Question by Poorna Chundra Mookherji | Note by H.P.B.

. . . Now the great problem [facing the author as an archæological researcher] is to find out who built the structures, what their relation was to our continental history, contemporaneous events and chronology; and what was their local history, political, social, religious, and their position as to the fine arts. . . . I hear, psychometry is a great aid to the archæological. If so, how can I cultivate it? . . .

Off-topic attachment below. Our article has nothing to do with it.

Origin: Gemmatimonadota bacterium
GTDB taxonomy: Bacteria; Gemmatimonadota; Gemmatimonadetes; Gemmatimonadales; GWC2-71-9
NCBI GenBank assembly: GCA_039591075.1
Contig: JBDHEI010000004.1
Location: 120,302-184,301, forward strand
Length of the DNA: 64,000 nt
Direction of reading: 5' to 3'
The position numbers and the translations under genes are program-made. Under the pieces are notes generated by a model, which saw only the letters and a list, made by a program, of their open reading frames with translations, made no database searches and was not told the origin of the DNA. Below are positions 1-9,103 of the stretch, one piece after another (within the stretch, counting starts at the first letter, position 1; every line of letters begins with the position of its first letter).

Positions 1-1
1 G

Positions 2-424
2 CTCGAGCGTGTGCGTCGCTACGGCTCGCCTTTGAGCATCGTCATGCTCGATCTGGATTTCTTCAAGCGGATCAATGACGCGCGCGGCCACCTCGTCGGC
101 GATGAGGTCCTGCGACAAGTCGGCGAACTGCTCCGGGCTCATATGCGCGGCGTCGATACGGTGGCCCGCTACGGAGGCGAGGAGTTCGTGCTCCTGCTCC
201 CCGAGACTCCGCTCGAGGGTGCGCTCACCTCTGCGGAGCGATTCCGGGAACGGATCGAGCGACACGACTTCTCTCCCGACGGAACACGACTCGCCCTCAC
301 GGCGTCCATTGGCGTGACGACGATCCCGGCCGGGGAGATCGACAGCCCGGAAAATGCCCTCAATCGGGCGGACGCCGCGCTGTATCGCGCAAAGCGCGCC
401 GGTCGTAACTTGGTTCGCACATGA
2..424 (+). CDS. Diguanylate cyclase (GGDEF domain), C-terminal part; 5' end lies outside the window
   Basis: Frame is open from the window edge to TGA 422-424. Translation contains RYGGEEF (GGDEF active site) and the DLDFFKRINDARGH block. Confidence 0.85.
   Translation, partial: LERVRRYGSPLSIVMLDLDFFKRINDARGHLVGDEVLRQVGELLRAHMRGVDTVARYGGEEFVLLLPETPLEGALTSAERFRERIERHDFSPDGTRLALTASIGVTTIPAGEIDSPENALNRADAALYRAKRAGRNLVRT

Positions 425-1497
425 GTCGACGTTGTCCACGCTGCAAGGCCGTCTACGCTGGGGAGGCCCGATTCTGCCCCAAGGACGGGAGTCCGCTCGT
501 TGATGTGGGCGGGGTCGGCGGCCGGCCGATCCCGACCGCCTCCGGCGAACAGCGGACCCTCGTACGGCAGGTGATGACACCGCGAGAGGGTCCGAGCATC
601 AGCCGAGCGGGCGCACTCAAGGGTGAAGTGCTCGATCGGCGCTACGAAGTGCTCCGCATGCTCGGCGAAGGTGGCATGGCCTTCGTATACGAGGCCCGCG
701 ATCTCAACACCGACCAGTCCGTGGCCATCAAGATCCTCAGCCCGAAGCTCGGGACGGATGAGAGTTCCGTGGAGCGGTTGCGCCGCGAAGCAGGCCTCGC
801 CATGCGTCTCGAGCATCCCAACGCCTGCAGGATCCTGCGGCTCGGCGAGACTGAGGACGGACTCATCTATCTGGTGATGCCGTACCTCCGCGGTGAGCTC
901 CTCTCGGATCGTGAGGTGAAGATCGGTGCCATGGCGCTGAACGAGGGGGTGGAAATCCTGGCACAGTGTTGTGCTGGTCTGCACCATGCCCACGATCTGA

If our correspondent were but to read carefully Professor Denton’s The Soul of Things, he would realize the importance of the science of Psychometry and learn at the same time the mode of procedure. Its usefulness in archaeological discoveries and pursuits is immense. That work describes many cases in which the psychometer had but to hold against the forehead the fragment of a stone or any other object and he could accurately describe the building and its inhabitants if the fragment of stone had been connected with one; of the animal if the fragment was that of a bone of some fossil animal, etc., etc. The object is but the medium which puts the psychometer en rapport with the magnetic aura of its surroundings. Once landed in the world of Akasic impressions, the book of Nature is opened at every page and the images of all that was, being as though photographed on the etheric waves, they become plainly visible to the psychometer. Like many other faculties, this one is also inherent and must be developed by practice and study. But it is easy.